Posts tagged dysfunction
Posts tagged dysfunction
Our family of origin provides us with our first lessons in love. As children we cannot articulate the lessons that we are learning, and as parents we are not always aware of the lessons that we are teaching.
Consciously, my parents taught me all of the right things. Love is sharing and caring, affection and consideration, laughter and shared joy. My parents went to great lengths to demonstrate their love to my sister and I. They were active in our lives, supportive of our interests, considerate of our feelings, and disciplined our character.
Like so many parents, my parents were unaware that children are not only raised by the conscious decisions of their parents; they are shaped by the unconscious motivations and actions they witness as well. Once the dysfunctional nature of my parents’ marriage began to leak into our family time, their excellent parenting could no longer shield us from the torment of what my sister and I came to identify as “True Love”, an ongoing struggle for validation that ultimately ends in the suffocation of one or both parties. Fortunately for my sister and I, we saw our parents survive and rebuild. By that time the lessons had already taken root in our unconscious definitions of love.
I can honestly say that as of December 1, 2010, I had not experienced intimacy. Intimacy requires vulnerability, vulnerability requires trust, and trust was poorly modeled in my parents’ marriage. In my experience, trust was not enough to keep a man from cheating, to stop fists from flying, or to prevent families from being sliced open and left for dead. Trust was a crack in the foundation of our childhood home, and as an adult trust continued to prove itself unreliable. Trust said it loved me, and left. Trust told me I was beautiful, and broke my heart. Trust committed itself to me, but withheld its love as collateral. In my experience, trust always led me further from the experience of love.
Manipulation has been my faithful companion on my quest to find true love. Where trust failed me, manipulation was able to at least provide me with the illusion of love, and up until December 1, 2010, this was sufficient. I learned early in life that manipulation could be used to control the behavior of others. Watching my parents’ marriage taught me this: Love is interchangeable with power and control. Manipulation allowed me to feel safe because I could control and maintain the love of others through their reactions to my behaviors. While my sister was exploding with attention seeking behaviors, I was internalizing my environment and learning how to make it work for me. To this day she will cut off a person who hurts her, but I will simply readjust the relationship because there are other parts of the person I still find useful. It sounds calculating when I say it out loud, but the reality is I have spent 20 years using this coping skill unconsciously in what I considered to be healthy relationships. The obvious truth is how could they have been healthy if I was engaging in manipulation to feel safe and loved, and how could I claim to love someone I would not allow myself to trust?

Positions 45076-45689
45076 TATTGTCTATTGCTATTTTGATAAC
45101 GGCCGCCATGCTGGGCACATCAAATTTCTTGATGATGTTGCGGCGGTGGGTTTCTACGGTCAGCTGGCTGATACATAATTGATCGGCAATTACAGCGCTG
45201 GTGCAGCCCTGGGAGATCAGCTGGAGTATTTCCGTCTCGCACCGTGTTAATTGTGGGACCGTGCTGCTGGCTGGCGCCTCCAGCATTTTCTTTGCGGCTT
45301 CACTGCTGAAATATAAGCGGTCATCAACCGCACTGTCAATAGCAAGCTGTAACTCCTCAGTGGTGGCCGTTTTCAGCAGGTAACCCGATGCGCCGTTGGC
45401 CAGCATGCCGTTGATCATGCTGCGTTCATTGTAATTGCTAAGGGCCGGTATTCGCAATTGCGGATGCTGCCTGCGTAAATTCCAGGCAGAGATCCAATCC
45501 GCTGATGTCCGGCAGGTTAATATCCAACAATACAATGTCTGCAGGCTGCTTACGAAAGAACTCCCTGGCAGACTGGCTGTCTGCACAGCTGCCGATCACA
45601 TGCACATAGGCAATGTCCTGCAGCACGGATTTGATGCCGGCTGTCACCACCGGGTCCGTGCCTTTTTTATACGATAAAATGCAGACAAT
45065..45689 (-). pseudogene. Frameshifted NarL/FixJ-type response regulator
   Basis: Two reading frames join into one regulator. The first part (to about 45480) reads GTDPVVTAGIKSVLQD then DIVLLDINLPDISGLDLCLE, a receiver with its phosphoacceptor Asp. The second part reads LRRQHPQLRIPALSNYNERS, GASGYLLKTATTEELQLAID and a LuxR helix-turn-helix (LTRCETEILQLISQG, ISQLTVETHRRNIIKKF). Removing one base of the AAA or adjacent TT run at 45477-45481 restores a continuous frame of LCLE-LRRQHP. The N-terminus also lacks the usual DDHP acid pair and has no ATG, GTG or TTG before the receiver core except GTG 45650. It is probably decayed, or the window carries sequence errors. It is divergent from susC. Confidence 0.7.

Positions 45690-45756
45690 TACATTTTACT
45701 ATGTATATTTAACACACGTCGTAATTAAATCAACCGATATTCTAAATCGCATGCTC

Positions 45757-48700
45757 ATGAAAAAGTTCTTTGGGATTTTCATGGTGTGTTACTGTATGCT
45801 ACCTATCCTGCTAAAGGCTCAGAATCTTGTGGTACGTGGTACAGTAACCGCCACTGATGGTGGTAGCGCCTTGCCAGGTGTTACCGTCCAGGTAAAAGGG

We all have our coping companions. Some of us avoid conflict, others lie, and some cheat. Some of us implode and shut down, others explode, and some of us self-soothe with substances. If we grew up watching fear, power, control, shame, guilt, or pain masquerading as love, it is a guarantee that one of these mechanisms became our not- so-imaginary friend. If you are honest with yourself, you will see it in every interaction you have ever had with another human being you claimed to have loved. After all, by our childhood definitions love required these behaviors to survive.
Today, identify your coping companion. Take out your journal, thank it for accompanying you this far in your journey, and acknowledge its intention to protect your childhood heart and mind. Tell it that you are an adult now, and you no longer want to engage in the illusion of love. Explain that you now know that in order to have true love in your life and interactions, you must choose trust over manipulation, honesty over deceit, kindness over power, and self over shame. Lovingly tell your coping companion that you intend to continue this journey alone, until true love becomes your only companion.
I cannot thank you enough for protecting my young heart and mind when I was unable to process the complexities of my childhood home. Thank you for helping me to cope and survive. I believe you came into my life with the best of intentions. However, I am no longer a child, and in order to become a fully expressed woman I can no longer be shielded from the challenge of loving and trusting others. I am ready to take the risk, to face the hurt, to open myself up to disappointment and pain, in order to gain a love rooted in freedom of choice and mutual respect for each other’s process. I no longer believe I have to manipulate a person into loving me. I believe I am so amazing someone will love me as is. I am choosing trust and patience over you. I am going to continue this journey without you, until true love becomes my only companion.